BOZEMAN, MONT., August 5, 2020 - Approximately 2.1 million acres of intact grassland habitat in the U.S. and Canadian Great Plains were plowed under for row-crop production in 2018, according to World Wildlife Fund’s (WWF) 2020 Plowprint Report. The report finds that a nearly equal amount—2 million acres—was transitioned from row-crop production to perennial cover, through grassland restoration projects, the planting of perennial forage species such as alfalfa, or natural processes. While the increase in perennial cover is an encouraging trend, these lands are not a replacement for intact grasslands and can take decades to approximate the environmental value of undisturbed native habitat.
“The Great Plains, home to iconic species, Native nations, and rural communities, is an ecosystem in which nature is essential to culture and livelihoods,” said Martha Kauffman, managing director of WWF’s Northern Great Plains program. “A healthy prairie provides clean water, stores carbon, supports wildlife, and provides livelihoods for communities; and yet since 2014 we’ve been losing them at an average rate of four football fields per minute. Restoration projects are our best tool for repairing disturbed grasslands, but there is no real substitute for landowners, the private sector, and government working together to keep healthy grasslands from falling under the plow.”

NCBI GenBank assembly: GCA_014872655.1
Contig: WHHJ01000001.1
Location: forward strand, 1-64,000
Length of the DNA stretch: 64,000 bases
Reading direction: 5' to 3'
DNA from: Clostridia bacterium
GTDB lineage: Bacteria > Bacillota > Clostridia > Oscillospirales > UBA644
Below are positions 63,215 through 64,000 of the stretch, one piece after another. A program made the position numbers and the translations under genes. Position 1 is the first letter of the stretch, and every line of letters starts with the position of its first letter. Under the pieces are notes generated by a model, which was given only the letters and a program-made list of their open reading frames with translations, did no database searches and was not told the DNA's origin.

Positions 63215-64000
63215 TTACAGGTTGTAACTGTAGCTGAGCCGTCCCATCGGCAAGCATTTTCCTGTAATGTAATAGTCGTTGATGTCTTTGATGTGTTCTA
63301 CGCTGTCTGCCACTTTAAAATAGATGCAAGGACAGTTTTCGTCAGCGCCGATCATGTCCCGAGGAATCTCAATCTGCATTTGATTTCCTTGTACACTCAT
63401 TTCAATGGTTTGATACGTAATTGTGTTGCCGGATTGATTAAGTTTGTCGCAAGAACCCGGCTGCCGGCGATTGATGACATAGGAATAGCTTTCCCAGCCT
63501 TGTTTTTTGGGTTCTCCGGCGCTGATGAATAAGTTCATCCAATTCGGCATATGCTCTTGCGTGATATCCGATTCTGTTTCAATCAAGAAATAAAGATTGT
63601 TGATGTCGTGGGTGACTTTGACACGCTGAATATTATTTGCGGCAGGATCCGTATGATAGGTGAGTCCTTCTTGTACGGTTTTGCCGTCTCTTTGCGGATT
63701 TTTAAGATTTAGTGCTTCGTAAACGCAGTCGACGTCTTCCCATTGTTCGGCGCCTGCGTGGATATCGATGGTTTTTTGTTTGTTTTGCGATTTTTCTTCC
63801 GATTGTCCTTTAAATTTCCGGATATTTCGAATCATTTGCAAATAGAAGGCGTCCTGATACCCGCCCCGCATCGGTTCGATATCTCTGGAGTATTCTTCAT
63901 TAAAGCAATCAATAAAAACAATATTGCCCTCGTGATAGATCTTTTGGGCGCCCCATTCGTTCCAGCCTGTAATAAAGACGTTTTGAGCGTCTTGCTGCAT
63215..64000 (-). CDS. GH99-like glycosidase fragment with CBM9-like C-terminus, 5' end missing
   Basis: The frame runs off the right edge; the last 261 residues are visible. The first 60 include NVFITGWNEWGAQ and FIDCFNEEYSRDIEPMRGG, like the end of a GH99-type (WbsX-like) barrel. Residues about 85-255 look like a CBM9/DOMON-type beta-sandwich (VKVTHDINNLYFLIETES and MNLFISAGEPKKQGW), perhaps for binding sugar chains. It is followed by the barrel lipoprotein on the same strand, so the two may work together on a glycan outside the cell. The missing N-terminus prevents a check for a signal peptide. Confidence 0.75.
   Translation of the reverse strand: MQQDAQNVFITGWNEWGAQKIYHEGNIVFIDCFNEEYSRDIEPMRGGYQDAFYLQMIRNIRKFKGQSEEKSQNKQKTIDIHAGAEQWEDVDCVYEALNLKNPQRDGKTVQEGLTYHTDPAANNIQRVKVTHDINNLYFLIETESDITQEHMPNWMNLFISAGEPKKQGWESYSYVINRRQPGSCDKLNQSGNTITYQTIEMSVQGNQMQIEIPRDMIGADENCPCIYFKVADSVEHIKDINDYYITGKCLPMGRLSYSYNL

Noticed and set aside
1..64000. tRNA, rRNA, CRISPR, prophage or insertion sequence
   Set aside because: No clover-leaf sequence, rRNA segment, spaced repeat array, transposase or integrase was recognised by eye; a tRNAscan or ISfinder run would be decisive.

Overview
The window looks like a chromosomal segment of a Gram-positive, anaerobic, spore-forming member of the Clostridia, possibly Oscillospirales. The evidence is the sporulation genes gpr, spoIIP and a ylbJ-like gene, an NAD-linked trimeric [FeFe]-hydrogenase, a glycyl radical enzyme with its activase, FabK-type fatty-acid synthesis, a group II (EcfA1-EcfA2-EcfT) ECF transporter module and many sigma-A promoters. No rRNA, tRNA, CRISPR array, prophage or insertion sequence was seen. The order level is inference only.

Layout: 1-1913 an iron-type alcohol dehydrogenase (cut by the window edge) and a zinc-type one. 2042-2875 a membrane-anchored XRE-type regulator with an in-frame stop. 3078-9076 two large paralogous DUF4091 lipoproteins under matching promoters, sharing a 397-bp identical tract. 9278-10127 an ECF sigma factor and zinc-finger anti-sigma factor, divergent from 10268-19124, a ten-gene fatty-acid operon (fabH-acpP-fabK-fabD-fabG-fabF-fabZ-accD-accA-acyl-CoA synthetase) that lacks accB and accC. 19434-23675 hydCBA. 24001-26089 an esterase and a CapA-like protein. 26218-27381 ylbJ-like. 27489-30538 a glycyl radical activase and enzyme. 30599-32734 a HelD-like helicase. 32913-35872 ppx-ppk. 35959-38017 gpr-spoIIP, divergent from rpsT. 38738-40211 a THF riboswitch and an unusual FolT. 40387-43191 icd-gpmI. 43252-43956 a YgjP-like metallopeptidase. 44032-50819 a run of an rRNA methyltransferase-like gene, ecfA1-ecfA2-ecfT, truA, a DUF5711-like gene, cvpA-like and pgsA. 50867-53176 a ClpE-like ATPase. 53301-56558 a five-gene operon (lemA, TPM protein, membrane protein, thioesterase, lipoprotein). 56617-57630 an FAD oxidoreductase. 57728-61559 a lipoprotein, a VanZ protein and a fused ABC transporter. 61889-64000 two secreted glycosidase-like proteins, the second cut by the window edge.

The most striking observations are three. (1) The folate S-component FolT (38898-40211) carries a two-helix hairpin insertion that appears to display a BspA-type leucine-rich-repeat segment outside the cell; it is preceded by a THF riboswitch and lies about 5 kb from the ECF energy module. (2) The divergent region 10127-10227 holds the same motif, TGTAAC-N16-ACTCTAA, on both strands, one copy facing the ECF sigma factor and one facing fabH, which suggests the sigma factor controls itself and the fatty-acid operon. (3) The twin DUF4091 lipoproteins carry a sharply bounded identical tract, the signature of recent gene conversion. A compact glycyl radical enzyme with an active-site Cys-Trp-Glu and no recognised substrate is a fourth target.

In the Northern Great Plains (NGP) region alone, approximately 550,000 acres were tilled and 440,000 returned to perennial cover. Wheat production was the greatest driver of grasslands loss within the NGP, occupying 41% of newly-tilled land. Other drivers include corn at 9% and soy at 7%.
Accompanying the 2020 Plowprint Report is a new interactive online tool that allows users to select regions of interest within the Great Plains and identify the acres of intact grassland, how much grassland has been converted to row-crop agriculture, and how much previously converted land has returned to perennial cover. This first-of-its-kind tool for tracking cumulative grassland loss incorporates data from 2009 onward and will allow anyone to monitor the status of one of North America’s most critical ecosystems. The tool can be accessed at www.plowprint.org.
The 2020 Plowprint Report also tracks grasslands loss within the Great Plains portion of northern Mexico for the first time, helping to fill a critical knowledge gap. Future Plowprint Reports will include updates of habitat conversion in this region.